Tuesday, 25 November 2014


MEDICI GALLERY until Dec 9th

Frances Bloomfield, Espinoi  95x28.5x10cms, (c) artist
 There are no fixed meanings in Dreamboxes – they are intended to provide a glimpse of a narrative with which the viewer can play. Nor do I have a way of conveying the beauty of these three-dimensional artworks - but perhaps that's a distraction the viewer can do without initially, because It leads one to wonder  how human hands can make something which is so delicate and so robust.
Espinoi ('spinney' in French) is one of an ongoing series, formerly called Trees.  Frances  Bloomfield writes  " They explore the idea of Waldeinsamkeit, the German word for the feeling of being alone in the woods. However nothing is really as it appears - the 'trees' are actually images taken from seaweed and they aren't planted in the ground - they float - and this is a big part of what I explore in all my work". ( I happened to come to the Medici Gallery to see Frances' work straight from the Royal Academy, which is just round the corner, so Alselm Keifer's extraordinary mammoth rootless trees were fresh in my mind).
The artist makes all aspects of the work, the outside of the box being papered with French geometry or maths books.The 'trees' are cut from mount board with French maths books pasted onto them. The little figure is an architectural model. Maths suggests an order and a rational explanation of the world which contradicts the work in the box. The artist draws on some of R.D.Laing's ideas - and the work of social anthropologists - about what is 'normal' and how 'normality' is itself a social construct rather than anything fixed.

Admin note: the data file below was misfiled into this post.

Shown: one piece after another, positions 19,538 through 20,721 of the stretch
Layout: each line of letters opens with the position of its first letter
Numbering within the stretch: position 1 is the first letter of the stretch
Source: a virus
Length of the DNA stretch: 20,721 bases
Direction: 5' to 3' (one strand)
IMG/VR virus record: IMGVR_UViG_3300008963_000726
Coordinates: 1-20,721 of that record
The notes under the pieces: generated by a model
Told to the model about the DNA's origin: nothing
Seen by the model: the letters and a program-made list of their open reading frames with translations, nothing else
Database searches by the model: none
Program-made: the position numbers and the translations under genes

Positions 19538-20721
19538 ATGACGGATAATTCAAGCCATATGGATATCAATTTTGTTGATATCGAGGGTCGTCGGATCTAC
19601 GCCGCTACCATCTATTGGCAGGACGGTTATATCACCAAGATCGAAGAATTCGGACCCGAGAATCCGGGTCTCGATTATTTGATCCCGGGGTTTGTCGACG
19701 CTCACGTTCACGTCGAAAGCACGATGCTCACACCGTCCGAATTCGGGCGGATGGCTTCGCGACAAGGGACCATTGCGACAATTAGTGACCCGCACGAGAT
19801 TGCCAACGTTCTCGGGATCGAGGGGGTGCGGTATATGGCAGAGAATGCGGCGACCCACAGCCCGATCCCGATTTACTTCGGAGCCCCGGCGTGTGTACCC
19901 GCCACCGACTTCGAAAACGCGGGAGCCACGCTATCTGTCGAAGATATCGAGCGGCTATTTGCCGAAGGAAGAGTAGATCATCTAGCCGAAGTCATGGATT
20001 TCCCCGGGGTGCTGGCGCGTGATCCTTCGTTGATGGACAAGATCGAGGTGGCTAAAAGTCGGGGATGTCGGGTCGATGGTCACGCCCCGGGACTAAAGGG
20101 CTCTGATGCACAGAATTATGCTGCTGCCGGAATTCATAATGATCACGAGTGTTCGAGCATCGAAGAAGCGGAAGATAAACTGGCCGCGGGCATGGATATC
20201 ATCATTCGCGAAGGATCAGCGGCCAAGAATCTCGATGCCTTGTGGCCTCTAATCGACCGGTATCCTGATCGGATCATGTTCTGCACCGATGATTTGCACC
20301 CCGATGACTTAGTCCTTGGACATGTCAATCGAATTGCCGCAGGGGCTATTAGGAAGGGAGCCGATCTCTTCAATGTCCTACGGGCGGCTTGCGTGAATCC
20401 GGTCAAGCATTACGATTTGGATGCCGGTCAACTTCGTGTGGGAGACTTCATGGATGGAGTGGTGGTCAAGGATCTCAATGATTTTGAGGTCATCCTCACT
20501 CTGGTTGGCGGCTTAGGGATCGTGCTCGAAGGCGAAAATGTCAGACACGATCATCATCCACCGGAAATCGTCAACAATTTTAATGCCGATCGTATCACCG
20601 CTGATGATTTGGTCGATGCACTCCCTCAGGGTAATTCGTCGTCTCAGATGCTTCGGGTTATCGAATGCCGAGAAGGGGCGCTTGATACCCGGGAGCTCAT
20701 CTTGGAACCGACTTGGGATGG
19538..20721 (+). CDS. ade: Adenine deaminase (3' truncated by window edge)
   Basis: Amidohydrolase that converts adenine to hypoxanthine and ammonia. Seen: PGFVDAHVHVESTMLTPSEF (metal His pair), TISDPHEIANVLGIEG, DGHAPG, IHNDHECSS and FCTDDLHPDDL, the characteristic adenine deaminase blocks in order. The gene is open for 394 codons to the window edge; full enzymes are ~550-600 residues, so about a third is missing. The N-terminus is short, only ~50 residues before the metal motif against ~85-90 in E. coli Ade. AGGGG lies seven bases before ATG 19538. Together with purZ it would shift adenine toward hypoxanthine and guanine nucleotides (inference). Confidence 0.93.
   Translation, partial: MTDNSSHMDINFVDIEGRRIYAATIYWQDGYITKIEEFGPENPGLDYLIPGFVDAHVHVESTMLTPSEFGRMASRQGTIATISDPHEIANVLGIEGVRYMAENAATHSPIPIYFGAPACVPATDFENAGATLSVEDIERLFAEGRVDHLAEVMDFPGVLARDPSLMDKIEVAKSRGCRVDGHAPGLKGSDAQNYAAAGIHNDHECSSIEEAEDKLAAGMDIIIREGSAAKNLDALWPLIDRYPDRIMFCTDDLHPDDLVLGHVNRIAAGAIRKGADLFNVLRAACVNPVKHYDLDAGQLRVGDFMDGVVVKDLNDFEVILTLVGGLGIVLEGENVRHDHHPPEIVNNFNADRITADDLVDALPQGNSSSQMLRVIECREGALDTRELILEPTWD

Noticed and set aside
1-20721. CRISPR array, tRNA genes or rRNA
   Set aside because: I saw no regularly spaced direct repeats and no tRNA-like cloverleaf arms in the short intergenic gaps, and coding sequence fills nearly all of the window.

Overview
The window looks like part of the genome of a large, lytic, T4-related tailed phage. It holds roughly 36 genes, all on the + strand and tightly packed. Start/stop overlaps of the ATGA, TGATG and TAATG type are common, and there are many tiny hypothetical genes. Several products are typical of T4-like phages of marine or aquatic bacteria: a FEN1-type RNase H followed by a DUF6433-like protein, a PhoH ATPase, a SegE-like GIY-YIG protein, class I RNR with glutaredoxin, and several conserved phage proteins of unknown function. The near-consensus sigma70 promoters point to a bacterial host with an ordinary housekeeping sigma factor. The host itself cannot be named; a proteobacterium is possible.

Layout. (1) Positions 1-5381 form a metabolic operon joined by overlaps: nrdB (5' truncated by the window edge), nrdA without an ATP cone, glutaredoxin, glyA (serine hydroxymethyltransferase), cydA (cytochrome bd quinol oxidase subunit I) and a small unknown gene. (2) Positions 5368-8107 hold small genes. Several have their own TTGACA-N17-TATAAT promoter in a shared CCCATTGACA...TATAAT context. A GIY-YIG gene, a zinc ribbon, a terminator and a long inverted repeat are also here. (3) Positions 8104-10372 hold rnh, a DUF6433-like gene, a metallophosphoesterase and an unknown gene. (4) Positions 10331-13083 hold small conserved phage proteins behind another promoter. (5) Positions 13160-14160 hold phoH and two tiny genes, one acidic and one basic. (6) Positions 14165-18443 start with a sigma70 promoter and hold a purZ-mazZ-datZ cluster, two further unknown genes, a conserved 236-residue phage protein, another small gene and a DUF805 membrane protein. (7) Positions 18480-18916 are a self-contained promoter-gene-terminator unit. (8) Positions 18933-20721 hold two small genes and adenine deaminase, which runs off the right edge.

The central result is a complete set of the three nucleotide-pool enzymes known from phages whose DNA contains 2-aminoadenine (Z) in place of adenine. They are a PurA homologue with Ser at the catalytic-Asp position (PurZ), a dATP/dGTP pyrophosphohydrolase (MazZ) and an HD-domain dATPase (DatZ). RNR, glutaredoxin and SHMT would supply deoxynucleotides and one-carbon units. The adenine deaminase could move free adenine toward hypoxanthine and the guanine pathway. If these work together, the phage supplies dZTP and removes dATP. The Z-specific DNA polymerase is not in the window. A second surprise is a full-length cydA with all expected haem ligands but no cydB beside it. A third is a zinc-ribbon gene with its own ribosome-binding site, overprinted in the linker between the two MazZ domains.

Frances Bloomfield, Mi-Dialogue 4,  34x53x9cms., (c) artist

Mi-Dialogue Domestique 4 is part of another series in which 'the artist explores order and chaos in ‘domestique’ settings. "The media is full of ideas and information on the ‘perfect home’…but the home is also the setting for emotional and often disturbing scenarios. The contrast between what is desired or presented and what may really be going on can at times be quite extreme". The image is printed on French geometry books written in script. The artist again: "I liked the idea of maths being written in script - it already suggests a contradiction".

The series was initially going to be called ‘Falling’, a sensation some experience in dreams or as a gripping fear in daily life, which prevents them from going up the Shard or the London Eye - or even profiting from cheap theatre tickets in the balcony. The artist comments "it is thought that amongst other things it is an indicator of a return of early fears and traumas, which have been pushed away in adult life".
That solitary empty chair is a magnet to our eyes. It's the chair we walk towards for a job interview or a hospital diagnosis; it may remind us of an absence, or an offer of hospitality and comfort to the weary. "It stands as a sort of proxy for a person. It simultaneously creates presence and absence".


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